– What is the Industrial revolution
– Main aspects of a life as a Victorian child
– Conditions of working in the mill
Activities on the trip
– Dressing up
– Interaction with museums features
– Discussions after each exhibit – Through questioning and observation.
Skills which can be developed through the trip
Investigating- the lives of mill worker children and comparing to our own lives as children, how does it differ etc.
Enquiring about an object in the museum i.e. the children’s toys in the Victorian times. Thinking of questions which we can ask ourselves about the object and creating a line of enquiry to focus the learning – How did the children use the toy in the Victorian times, why did they use the toy etc.
Communication – communicating and expressing thoughts and ideas on surrounding and expressing our feelings towards situations.
Collaboration and working together – involving team work and discussions to stimulate learning and ideas, sharing helps learn from peers.
A link to the verdant work website as they give greater educational opportunities for learning after the Verdant works.
– Expressive arts – Drama, art (Painting), making opportunities.
– Literacy – Story telling, Reading, writing a letter, newspaper article.
– Health and wellbeing – Games and food.
A Victorian classroom
Upon coming back into the classroom an area for further learning opportunities could be to further teach children about learning in the Victorian classroom. You could bring role play into action by completely turning the classroom into a Victorian classroom. Imitating the teacher, making slates for the children to use, leaky ink pens, unconfutable seats, singular desks. This will set the scene and make children feel like they are in a Victorian classroom. This will help children understand that learning has changed over the years. A lesson would be handwriting practice and drills using the rules of a teacher in a Victorian classroom. (Hoodless, 2008).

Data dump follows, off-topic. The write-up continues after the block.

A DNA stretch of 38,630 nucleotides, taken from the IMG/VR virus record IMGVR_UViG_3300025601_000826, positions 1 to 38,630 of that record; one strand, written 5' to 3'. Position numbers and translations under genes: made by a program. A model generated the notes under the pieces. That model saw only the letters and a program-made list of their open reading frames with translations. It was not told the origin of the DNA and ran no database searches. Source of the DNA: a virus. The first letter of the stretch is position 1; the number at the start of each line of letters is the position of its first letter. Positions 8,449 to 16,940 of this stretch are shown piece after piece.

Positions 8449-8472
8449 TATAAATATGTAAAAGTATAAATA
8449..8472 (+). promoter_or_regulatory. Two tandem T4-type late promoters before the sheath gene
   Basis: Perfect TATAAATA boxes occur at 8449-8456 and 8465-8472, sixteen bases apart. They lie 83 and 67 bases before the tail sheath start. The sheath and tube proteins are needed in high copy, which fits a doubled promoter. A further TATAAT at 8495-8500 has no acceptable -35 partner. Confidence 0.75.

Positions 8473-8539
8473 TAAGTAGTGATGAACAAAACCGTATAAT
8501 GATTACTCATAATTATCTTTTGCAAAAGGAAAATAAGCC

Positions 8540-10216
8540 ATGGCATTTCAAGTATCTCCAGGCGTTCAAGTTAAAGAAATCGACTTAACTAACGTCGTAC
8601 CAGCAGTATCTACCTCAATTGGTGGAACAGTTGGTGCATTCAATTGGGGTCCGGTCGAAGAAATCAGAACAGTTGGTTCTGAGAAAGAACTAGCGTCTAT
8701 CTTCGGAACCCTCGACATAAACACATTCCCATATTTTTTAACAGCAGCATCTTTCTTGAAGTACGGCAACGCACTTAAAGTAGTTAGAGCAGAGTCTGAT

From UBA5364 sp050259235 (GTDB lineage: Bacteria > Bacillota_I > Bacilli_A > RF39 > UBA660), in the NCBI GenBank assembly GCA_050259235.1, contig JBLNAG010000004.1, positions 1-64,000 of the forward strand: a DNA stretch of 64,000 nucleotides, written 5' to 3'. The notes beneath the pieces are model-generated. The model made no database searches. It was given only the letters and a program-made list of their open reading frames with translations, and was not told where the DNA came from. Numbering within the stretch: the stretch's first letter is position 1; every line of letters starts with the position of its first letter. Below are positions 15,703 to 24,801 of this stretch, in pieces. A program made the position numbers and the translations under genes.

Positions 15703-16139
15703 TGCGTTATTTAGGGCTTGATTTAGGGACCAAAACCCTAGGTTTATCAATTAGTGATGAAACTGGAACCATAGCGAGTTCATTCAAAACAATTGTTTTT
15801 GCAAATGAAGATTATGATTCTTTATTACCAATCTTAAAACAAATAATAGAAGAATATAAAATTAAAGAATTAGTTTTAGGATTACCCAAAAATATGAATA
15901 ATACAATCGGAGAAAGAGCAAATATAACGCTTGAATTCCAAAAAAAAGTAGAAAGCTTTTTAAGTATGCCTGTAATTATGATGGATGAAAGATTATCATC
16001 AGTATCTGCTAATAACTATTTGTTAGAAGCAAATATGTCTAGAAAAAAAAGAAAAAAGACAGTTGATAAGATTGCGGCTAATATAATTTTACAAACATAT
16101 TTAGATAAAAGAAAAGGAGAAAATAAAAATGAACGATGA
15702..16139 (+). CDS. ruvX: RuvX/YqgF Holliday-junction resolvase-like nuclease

Follow up lesson
Children will write a diary entry on the life of a child in the Victorian Era. First, they can read different diary entries from Victorian children and look at a range of resources, which can be a scaffold for ideas. After being to the verdant works they will have gained a lot of knowledge and had the opportunity of dress up/role play. This will help children understand what the general life of a Victorian child was like and allows the children to collate their understanding and create a diary entry. This allows children to take themselves back in time and add feelings and emotions into their writing. This has IDL links with literacy. To make the effect more realistic they can dip their final diary entry into water and tea bags to make it more like it came from the Victorian times by scrunching up the paper also. This makes it more realistic and has a link the expressive arts. The teacher should display the work of the child to make it more memorable and purposeful.
“Children are extremely curious and should be given the opportunity to explore and make sense of the world around them by studying outside the classroom, making links between feelings and learning what they see, hear, touch, taste, touch, smell, do, feel, imagine and sense provide avenues to deep meaningful learning” (Pickford et al, 2013)
The verdant works is a great museum to help with educational learning. It provides a range of opportunities of learning and allows children to build on their skills. It helps children learn about the industrial revolution and the Victorian period which children can compare to their lives today to see how much and what has changed over the past. When reflecting the children should have a great memory which means the learning will last a lifetime.
Pictures from the Visit